You’ve probably experienced it: recirculated dry cabin air combined with the stress of air travel creating the perfect storm for a complexion crisis. For a special trip you may have even gone the extra mile to look your best – last-minute visit to the hair stylist, pedicure, even a facial or brow wax – but, you unfortunately arrive at your destination looking bedraggled with sallow flaky skin and/or a new crop of pimples.
What can you do to keep your skin looking great when you fly?
I just returned from a big trip to celebrate my 30th wedding anniversary. I wanted to look my best, so I did the pre-trip coiffing, but on this trip I also took the time to care for my skin inflight. My effort paid off.
When you travel, your complexion is up against some pretty tough pressures. First, you need to understand the complexion stressors from flying, then you need to counter them with a strategy that’s thought out before you leave home.
First, according to Boeing,
During flight, the relative humidity in the cabin is similar to a dry summer climate or to being indoors in the wintertime.
The air in the cabin is a continuously flowing combination of air from outside the cabin and highly filtered recirculated air.
Flowing dehumidified air is drying to your skin. Add to that the other travel stressors, including noise, immobility, low nutrient food, biologic clock disruption from changing time zones, and the stressful uncertainty inherent in travel and you can see that it’s a perfect storm for complexion problems.
Dermatologist’s 4 Complexion-Saving Tips for Air Travel
#1: Moisturize your skin effectively
Applying moisturizer to dry skin is not nearly as effective as applying it to wet skin. This trip I took the time to dampen my skin, then apply moisturizer. It made all the difference.
Bring on the plane a rich moisturizer that you know your skin likes. Either mist your skin with water (TSA-approved travel size, of course) or go to the tiny airplane bathroom and splash your skin with water. Blot partly dry, then apply your moisturizer immediately. Do this every few hours while awake and at the beginning and end of your plane ride. This is especially important if you’re prone to dry skin like I am.
For long-haul trips, bring your favorite gentle skin cleanser and wash your face, then apply moisturizer before deplaning. Of course, apply sunscreen if you are arriving during the daylight hours.
#2: Use products your skin likes and don’t experiment with something new when you travel
I see so many patients who return from a trip with an allergic skin rash from new products used during their trip; both new travel-sized products and hotel toiletries will contain a new array of ingredients that your skin may not like, so don’t risk it.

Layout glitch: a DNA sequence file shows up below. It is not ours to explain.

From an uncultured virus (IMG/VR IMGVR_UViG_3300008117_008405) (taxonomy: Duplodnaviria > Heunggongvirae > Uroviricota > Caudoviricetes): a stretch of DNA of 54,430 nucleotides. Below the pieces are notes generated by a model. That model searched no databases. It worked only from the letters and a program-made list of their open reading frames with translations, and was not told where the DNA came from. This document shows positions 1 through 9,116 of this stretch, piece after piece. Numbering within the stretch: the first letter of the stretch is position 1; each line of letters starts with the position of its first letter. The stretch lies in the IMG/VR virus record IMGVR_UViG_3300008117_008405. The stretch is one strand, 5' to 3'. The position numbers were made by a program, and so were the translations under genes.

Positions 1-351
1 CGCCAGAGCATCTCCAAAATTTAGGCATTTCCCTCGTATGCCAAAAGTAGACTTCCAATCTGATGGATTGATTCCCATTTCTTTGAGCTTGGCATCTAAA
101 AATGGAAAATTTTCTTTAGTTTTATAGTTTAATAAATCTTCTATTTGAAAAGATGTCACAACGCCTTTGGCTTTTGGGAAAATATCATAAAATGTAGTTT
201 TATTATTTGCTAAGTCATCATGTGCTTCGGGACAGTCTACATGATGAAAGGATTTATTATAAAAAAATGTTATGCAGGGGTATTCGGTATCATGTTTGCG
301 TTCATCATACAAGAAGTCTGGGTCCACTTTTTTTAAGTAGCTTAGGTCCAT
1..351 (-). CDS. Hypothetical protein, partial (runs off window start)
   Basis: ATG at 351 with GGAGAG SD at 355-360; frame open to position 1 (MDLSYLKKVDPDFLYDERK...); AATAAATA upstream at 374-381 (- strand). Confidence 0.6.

For the most part, I pack my own products and keep my skin care routine simple – and safe – when I travel. For me that means bringing:
Toleriane cleanser (Cetaphil or Aquanil cleansers are other options)
Green Tea Antioxidant Skin Therapy, I never travel without this product because it’s that important to controlling my complexion problems.
Suntegrity BB Cream SPF 30, as well as Citrix Sunscreen, Solbar Zinc Sunscreen, and Raw Elements Sunscreen. This combination of sunscreens gives me a range of products for all my activities, so I’m sure to be sun safe.
Dr. Bailey Skin Care Face and Body Butter. I use my face and body butter as an all-purpose moisturizer that’s safe for my allergy-prone sensitive skin. I’m careful about my hair care products too, as those are notoriously full of potential skin allergens.
#3: Eat healthy foods and avoid excessive alcohol and caffeine during your travel
There really is a “you are what you eat” connection between your diet and your complexion. Airplane food is notoriously bad and it’s best to eat as little of it as possible.
Happily, I’ve noticed a big improvement in the quality of airport food over the past few years. I try to make healthy choices if I have to eat in the airport. Because I find air travel really stressful, I’m at a risk of consoling my travel stress with food treats. My complexion does much better when I don’t.
The acne/food connection is now well established, so, if you’re acne prone, then rein in the sugary carbs and junk food. Needless to say, alcohol and caffeine are body stressors; I’d recommend limiting your intake of those as well. Instead, drink a lot of water to prevent dehydration, which is another stressor to your body and your complexion.
The bottom line is that your best bet is to pack some fruit and veggie travel snacks and to head for the healthier food options at airport.
#4: Give yourself time to reset your internal clock and take care to limit your exposure to environmental stressors during travel
Airplanes are noisy and noise is stressful. Boeing admits that in spite of their technological efforts to reduce noise, the airplane cabin is still noisy and that’s stressful. I can tell you from my recent trip that I think the airports are even noisier; I could barely make the cell phone calls I needed to make to deal with my unexpectedly canceled flight. Limit your noise exposure: bring earplugs, noise reduction head phones, or use your ear buds and play your favorite soothing music on your iPod or smart phone.
Give yourself time to acclimate to your new time zone. Figure out what this means for your body relative to the time change you’ve experienced. Sleep deprivation is a well-recognized cause of stress with release of an entire cascade of stress hormones, and that’s bad for your complexion. I try to arrive and return a day early so I can reset my internal clock without pressure, though my canceled return flight put a wrench in that plan, so it’s also important to create enough space to “go with the flow” of the unexpected too.
Photo attribution: Thanks and Gratitude to PhillipC